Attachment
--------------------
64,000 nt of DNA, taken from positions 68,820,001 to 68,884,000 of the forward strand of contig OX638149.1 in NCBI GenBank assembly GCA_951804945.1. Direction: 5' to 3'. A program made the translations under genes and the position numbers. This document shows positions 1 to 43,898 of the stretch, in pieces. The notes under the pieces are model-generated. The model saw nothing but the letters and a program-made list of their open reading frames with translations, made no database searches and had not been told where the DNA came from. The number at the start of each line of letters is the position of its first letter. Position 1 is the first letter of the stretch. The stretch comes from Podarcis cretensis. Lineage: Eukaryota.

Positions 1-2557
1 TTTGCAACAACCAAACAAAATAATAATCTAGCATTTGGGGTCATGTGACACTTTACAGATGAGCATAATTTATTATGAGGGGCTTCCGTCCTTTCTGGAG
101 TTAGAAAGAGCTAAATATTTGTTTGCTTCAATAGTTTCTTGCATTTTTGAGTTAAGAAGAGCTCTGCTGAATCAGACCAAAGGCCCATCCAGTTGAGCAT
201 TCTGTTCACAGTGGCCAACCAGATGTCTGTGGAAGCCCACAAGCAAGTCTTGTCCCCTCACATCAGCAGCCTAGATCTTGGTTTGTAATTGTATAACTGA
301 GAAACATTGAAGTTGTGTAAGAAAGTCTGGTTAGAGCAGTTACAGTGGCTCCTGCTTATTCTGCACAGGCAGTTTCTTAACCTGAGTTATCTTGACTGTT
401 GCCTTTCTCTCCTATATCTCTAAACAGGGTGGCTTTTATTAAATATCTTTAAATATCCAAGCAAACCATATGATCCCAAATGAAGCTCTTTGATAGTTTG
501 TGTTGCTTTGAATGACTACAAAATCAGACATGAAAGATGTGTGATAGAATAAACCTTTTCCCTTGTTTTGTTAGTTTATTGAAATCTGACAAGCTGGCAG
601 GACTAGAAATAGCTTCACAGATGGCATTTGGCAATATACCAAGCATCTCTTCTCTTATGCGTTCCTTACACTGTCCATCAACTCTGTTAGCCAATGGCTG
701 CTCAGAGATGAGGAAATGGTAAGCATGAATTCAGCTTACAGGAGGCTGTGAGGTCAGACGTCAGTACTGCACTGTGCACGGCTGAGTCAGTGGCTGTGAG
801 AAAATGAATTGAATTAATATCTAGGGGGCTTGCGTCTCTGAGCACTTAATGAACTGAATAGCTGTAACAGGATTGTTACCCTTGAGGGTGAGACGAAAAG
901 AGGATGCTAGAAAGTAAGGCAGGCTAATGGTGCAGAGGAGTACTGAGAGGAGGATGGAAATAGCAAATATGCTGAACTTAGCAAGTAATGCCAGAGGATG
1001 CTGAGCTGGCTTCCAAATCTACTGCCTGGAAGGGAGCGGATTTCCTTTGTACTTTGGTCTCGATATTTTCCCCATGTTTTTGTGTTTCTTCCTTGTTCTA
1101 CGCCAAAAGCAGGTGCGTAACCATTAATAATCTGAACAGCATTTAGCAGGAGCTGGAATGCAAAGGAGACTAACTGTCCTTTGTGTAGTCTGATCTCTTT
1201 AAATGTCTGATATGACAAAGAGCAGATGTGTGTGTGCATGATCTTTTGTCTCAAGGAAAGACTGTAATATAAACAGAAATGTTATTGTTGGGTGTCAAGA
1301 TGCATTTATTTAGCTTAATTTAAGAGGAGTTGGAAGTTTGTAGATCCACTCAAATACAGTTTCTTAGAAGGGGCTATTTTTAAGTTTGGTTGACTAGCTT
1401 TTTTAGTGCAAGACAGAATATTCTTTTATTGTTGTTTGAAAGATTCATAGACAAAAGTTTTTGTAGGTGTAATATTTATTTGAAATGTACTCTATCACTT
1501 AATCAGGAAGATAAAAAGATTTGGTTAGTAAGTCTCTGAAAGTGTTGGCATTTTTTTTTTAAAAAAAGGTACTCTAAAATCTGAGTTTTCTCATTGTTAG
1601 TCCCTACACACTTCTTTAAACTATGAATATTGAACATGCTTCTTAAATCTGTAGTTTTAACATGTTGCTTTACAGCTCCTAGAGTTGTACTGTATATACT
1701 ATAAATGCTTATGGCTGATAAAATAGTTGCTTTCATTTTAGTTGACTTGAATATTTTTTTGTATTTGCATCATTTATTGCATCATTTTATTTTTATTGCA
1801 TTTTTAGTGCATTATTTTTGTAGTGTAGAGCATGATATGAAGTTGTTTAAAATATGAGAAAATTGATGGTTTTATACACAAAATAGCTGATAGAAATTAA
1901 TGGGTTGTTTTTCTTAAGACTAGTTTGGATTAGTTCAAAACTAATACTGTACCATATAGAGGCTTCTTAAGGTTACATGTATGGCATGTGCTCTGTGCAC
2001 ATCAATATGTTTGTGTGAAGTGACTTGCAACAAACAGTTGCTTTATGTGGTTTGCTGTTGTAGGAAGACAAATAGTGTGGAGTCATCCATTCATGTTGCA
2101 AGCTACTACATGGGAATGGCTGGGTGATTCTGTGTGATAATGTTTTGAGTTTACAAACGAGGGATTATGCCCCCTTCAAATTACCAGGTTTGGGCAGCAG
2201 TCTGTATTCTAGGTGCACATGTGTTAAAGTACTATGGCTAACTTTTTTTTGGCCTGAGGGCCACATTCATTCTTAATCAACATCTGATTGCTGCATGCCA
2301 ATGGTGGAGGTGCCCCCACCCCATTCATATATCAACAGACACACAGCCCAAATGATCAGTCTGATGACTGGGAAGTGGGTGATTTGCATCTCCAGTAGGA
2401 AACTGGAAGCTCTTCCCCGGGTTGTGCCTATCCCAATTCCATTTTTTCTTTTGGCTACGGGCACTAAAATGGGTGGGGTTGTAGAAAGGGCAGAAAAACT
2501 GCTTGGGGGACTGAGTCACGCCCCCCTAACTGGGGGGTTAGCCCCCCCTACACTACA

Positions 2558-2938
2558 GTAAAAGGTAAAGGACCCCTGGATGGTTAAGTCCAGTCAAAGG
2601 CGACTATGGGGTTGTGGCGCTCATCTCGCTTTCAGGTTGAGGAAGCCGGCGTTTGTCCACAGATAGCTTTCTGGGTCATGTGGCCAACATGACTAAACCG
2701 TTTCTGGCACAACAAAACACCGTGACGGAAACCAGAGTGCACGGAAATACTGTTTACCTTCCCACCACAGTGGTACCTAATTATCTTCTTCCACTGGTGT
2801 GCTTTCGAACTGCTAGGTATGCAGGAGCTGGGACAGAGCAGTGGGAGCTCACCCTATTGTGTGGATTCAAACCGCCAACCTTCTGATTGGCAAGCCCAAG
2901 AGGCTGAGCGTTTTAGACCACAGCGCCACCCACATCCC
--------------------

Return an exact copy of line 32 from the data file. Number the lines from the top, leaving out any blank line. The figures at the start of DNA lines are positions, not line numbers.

2701 TTTCTGGCACAACAAAACACCGTGACGGAAACCAGAGTGCACGGAAATACTGTTTACCTTCCCACCACAGTGGTACCTAATTATCTTCTTCCACTGGTGT